The administration of United States President Barack Obama has warned Congress of the dangers of not ratifying the Trans-Pacific Partnership (TPP), saying millions of jobs will be at risk, with Australia's ANZ Bank also pushing ratification across the Pacific.
ANZ's submission was at odds with those from the Australian IT industry, saying it "strongly" supports ratification of the TPP.
"ANZ believes TPPA is in Australia's national interest," the bank said in its submission.
"TPPA is a pioneering agreement that, when ratified, will encompass more than one third of global GDP and more than one quarter of global trade. It will provide many opportunities for Australian businesses, particularly in the services sector, at a time when diversification is of great importance to the Australian economy. It is a substantial step forward in engagement with Asia, which has been a long-term policy ambition for successive Australian governments.
"Not joining the TPAA risks being 'left out' of global value chains and new trade patterns."
Calling it an "unprecedented opportunity", ANZ said the TPP will support a more diversified economy, benefit small and medium enterprises, and encourage inward and outward investment. The TPP would boost the GDP by 0.9 percent or AU$19.5 billion over the next 15 years, ANZ added, with exports expected to be boosted by 4.9 percent or AU$38 billion until 2030.
Meanwhile, the United States government is being warned by its current president that should it fail to pass the TPP, a China-led deal could instead be brought through the Asia-Pacific region, which would put millions of jobs across the US at risk.
Obama, who has two months left in office after next week's election, will continue trying to push the trade deal through. If Congress continues balking at passing the TPP, 35 US industrial sectors could lose substantial ground to Chinese competitors just in the Japanese market, senior administration officials said; Japanese tariffs would be twice as high for US companies as those levelled at Chinese companies if the TPP fails to go through.
"If TPP is not passed and RCEP [China's Regional Comprehensive Economic Partnership] is enacted, which is what all these countries say they are planning to do, then US businesses would face a direct loss of competitive position," said Council of Economic Advisers chair Jason Furman.
Singaporean Prime Minister Lee Hsien Loong in August similarly told the US Chamber of Commerce that the ratification of the TPP is "a litmus test of your credibility", adding that the nation will be better off with its "doors open" to trade.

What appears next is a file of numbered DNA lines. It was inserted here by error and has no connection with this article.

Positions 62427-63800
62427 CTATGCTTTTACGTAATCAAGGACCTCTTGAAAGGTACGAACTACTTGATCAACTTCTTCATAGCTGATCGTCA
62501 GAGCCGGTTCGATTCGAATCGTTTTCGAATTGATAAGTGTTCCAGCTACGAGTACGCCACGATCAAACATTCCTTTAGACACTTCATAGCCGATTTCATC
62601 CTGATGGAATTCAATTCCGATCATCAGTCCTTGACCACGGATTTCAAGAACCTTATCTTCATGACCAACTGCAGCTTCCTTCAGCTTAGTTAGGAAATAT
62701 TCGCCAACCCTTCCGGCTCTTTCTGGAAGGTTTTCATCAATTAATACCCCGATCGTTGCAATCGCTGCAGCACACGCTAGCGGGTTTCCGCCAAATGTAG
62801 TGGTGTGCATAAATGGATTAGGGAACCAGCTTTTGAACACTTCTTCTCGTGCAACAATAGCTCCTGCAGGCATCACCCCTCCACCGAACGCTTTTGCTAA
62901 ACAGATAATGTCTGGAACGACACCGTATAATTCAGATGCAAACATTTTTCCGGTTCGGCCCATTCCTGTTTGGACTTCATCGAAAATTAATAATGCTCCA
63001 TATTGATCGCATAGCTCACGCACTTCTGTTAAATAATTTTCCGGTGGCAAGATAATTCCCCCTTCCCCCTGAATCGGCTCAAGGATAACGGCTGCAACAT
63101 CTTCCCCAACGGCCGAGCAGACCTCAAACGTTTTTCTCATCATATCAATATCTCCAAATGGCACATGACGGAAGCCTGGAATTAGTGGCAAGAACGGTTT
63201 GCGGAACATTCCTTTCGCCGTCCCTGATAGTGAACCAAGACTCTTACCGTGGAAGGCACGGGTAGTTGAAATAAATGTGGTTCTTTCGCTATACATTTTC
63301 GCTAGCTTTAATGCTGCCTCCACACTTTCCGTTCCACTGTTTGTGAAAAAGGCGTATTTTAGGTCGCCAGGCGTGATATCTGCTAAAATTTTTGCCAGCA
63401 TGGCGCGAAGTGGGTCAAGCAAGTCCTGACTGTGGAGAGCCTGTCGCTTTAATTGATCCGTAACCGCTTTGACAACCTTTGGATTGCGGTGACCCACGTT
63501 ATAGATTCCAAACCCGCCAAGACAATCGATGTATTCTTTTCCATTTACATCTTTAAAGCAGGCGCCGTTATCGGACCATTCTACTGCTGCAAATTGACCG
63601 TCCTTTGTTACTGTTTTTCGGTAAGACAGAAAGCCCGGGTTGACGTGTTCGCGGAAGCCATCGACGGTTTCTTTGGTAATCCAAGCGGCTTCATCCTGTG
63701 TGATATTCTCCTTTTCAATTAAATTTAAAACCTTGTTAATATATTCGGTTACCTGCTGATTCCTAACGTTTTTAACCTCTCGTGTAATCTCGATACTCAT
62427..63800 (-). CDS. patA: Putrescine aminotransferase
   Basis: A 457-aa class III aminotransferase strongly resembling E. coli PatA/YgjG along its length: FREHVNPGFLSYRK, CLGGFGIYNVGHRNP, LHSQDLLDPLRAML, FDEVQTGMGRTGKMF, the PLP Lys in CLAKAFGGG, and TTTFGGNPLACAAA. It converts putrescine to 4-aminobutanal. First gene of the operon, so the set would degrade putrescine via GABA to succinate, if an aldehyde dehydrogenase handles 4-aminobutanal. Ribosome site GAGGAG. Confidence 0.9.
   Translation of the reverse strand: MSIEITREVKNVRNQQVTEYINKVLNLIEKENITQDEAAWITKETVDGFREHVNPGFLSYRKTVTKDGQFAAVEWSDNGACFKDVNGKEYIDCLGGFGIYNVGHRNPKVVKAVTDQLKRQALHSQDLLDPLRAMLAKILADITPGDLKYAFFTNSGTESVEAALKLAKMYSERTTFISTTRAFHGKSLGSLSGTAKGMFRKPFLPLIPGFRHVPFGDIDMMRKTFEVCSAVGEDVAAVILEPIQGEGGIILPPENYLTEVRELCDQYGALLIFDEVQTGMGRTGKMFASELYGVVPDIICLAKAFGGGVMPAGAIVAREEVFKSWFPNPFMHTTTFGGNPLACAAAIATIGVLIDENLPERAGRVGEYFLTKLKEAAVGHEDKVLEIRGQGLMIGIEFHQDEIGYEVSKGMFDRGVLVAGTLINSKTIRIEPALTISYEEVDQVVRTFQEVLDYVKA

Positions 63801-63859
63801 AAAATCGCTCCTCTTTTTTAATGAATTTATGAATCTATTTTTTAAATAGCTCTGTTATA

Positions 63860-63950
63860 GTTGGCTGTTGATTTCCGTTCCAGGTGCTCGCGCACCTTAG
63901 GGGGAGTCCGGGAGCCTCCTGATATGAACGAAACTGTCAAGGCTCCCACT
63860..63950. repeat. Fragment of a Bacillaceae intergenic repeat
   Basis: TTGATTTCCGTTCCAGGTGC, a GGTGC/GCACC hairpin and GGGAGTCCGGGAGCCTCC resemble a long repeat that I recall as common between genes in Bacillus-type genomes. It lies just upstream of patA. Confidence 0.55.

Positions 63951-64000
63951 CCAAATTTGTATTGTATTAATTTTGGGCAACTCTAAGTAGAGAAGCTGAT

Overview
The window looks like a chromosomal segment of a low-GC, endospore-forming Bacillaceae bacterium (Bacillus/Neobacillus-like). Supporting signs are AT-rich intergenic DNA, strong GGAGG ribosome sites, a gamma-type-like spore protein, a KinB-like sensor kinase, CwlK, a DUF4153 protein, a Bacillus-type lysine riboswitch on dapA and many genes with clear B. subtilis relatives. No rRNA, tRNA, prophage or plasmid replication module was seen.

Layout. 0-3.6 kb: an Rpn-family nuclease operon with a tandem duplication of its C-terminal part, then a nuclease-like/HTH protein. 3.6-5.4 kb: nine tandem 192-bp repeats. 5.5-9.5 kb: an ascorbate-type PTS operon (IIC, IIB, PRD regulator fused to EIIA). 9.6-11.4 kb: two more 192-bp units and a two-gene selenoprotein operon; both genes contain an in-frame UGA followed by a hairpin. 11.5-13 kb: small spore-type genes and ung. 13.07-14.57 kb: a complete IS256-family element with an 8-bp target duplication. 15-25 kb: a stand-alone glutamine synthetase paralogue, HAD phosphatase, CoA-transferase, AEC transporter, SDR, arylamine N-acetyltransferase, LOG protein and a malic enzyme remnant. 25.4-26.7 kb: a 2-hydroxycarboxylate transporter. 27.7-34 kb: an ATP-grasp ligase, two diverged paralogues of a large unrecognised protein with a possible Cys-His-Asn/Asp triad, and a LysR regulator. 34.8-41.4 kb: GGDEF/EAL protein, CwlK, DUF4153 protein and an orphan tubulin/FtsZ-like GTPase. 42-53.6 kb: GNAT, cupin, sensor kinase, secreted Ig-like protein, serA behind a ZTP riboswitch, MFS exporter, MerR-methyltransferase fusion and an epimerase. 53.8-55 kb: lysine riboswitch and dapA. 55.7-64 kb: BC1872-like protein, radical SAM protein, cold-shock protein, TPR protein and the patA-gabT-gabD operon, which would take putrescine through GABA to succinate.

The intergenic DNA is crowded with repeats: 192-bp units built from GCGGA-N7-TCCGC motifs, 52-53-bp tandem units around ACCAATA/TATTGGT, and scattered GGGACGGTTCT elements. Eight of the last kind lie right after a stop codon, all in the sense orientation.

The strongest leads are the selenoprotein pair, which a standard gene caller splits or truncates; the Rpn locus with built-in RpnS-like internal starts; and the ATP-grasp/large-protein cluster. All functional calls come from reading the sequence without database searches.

Obama's administration signed off on the TPP.
"The TPP allows American businesses to sell their products both at home and abroad. The more we sell abroad, the more higher-paying jobs we provide here at home. It's that simple," Obama said in June.
However, both Democratic presidential nominee Hillary Clinton and Republican nominee Donald Trump oppose the trade agreement, putting its ratification at risk, with critics claiming it will undercut American workers by introducing lower-wage competition.
US Senator Orrin Hatch, a US Senate Finance Committee chairman, has also claimed that Australia wants to use the TPP to steal medicine patents from the US.
The Australian government is due to hold its final public hearing on the TPP on Monday in Canberra, and will hear from the Department of Foreign Affairs and Trade; IP Australia; the Department of Health; the Department of Immigration and Border Protection; the Department of Agriculture and Water Resources; the Attorney-General's Department; the Department of Communications; the Department of Employment; the Department of Finance; the Department of Industry, Innovation, and Science; and the Treasury.
"While there is broad support for the genuine benefits the TPP will bring, participants in the inquiry have criticised aspects of the Agreement," said Parliament Treaties Committee Chair Stuart Robert.
"Contentious issues include the Investor State Dispute Settlement mechanism, aspects of Australian intellectual property law, the temporary entry provisions for professionals, and the transparency of the negotiation process.
"Government witnesses are expected to address these and other issues during the hearing."
Earlier this week, submissions from Open Source Industry Australia and Law Council of Australia's Business Law Section Intellectual Property Committee recommended that the international treaty not be ratified until the problems of complexity and inconsistency are addressed in regards to intellectual property and copyright protection provisions.
The Australian Digital Alliance and Copyright Advisory Group last month argued at the Joint Standing Committee on Treaties: Trans-Pacific Partnership Agreement hearing that without the more extensive safe harbour provisions under the proposed Copyright Act amendments, Australia will be in breach of its TPP obligations.
The TPP, signed by all 12 member states in February, will regulate trade between Australia, the United States, New Zealand, Canada, Singapore, Vietnam, Malaysia, Japan, Mexico, Peru, Brunei, and Chile.